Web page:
Iris hit with RM169.5mil suit linked to Guinea e-passport contract

  • Corporate News
  • Thursday, 23 Mar 2017

Smart chip in this sample e-passport is being shown. Iris has a 15-year contract from Guinea to provide secure chip technology solutions.

KUALA LUMPUR: Iris Corp Bhd, whose e-passport deal in Guinea has come under the scrutiny of the Malaysian Anti-Corruption Commission, is now being sued for RM169.48mil over alleged commission payable on the passport contract’s value.

In a filing with Bursa Malaysia, the e-passport and smart card provider said Roxwell Group Sdn Bhd had filed a suit at the KL High Court against Iris and four individuals, including group managing director/CEO Datuk Tan Say Jim and deputy managing director Datuk Hamdan Mohd Hassan (both men are on leave of absence).

Roxwell is claiming for the alleged commission payment, as well as interest deemed appropriate by the court, under a cooperation agreement between it and Iris dated Jan 17, 2011.

The sum of RM169.48mil was calculated based on the formula of 15% on the reported value of the build-own-transfer passport contract awarded by the Guinea government to Iris in October 2013.

The 15-year contract, valued at US$249.75mil (RM1.11bil), is for the supply and implementation of secure chip technology solutions. This includes the electronic passports, visa, permanent residence identification cards and its related software and hardware.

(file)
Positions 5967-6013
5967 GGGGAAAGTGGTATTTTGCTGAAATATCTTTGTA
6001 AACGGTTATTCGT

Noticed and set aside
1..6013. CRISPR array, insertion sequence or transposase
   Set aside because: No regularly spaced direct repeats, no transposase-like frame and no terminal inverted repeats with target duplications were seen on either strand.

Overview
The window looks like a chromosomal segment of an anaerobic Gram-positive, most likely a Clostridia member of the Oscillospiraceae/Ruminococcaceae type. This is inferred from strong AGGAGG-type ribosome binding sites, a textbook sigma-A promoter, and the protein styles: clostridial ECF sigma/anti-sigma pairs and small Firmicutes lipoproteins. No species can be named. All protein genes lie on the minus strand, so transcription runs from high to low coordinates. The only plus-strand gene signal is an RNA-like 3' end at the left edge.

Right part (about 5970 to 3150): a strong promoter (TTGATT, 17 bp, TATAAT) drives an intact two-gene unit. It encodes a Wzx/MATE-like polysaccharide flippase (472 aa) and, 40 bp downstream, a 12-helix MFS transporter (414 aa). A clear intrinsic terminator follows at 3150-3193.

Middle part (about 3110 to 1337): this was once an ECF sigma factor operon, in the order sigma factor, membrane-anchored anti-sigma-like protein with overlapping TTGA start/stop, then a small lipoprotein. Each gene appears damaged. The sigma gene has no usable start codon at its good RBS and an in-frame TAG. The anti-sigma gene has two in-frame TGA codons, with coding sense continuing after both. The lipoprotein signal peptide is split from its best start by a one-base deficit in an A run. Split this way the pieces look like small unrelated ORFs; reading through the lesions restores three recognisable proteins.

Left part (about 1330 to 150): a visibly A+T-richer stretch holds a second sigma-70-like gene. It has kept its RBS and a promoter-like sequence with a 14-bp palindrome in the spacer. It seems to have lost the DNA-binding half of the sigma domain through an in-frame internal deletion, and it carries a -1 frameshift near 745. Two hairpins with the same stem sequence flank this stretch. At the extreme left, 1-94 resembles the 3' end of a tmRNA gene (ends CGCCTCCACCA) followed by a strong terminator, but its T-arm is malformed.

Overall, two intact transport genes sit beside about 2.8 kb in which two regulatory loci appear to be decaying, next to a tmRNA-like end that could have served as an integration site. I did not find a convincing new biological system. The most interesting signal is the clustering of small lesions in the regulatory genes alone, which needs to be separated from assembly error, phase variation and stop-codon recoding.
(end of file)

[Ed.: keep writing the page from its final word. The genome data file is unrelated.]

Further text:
Iris said among the chief terms of the cooperation agreement was for Roxwell to identify for it potential projects in Guinea and Guinea Bissau, West Africa, over a three-year period from the date of the agreement.

“In consideration of any and all services in respect of the agreement involving the sale of plant, equipment, machinery or asset arranged by the plaintiff (Roxwell), Iris agreed to pay the plaintiff a commission of 15% on the value or price of the plant, equipment, machinery or asset sold,” it continued.

However, Iris said, the e-passport project did not involve the sale of plant and equipment and no deposit was received from Guinea.

There was also no commission payment agreed between Iris and Roxwell as to the securement of the project, it said.

“Iris denies it has breached the agreement and wishes to reiterate that the plaintiff had never in any way facilitated to secure any contract whatsoever in favour of Iris within the two years from the execution of the agreement. By virtue of clause 7.1 of the agreement, the same in effect became redundant and was never pursued,” the company said.

According to Iris, Roxwell via its lawyers served it a letter of demand in relation to the alleged commission payable on July 21, 2014, which was categorically denied and refuted by Iris’ lawyers.

Iris said it would apply to strike out the suit and claim for abuse of process.

The case management of the suit is fixed on April 11.

“There is no material impact to the Iris group arising from this suit and as advised, Iris reserves all rights to claim against the plaintiff and/or its solicitors for damages arising from this suit,” Iris said.
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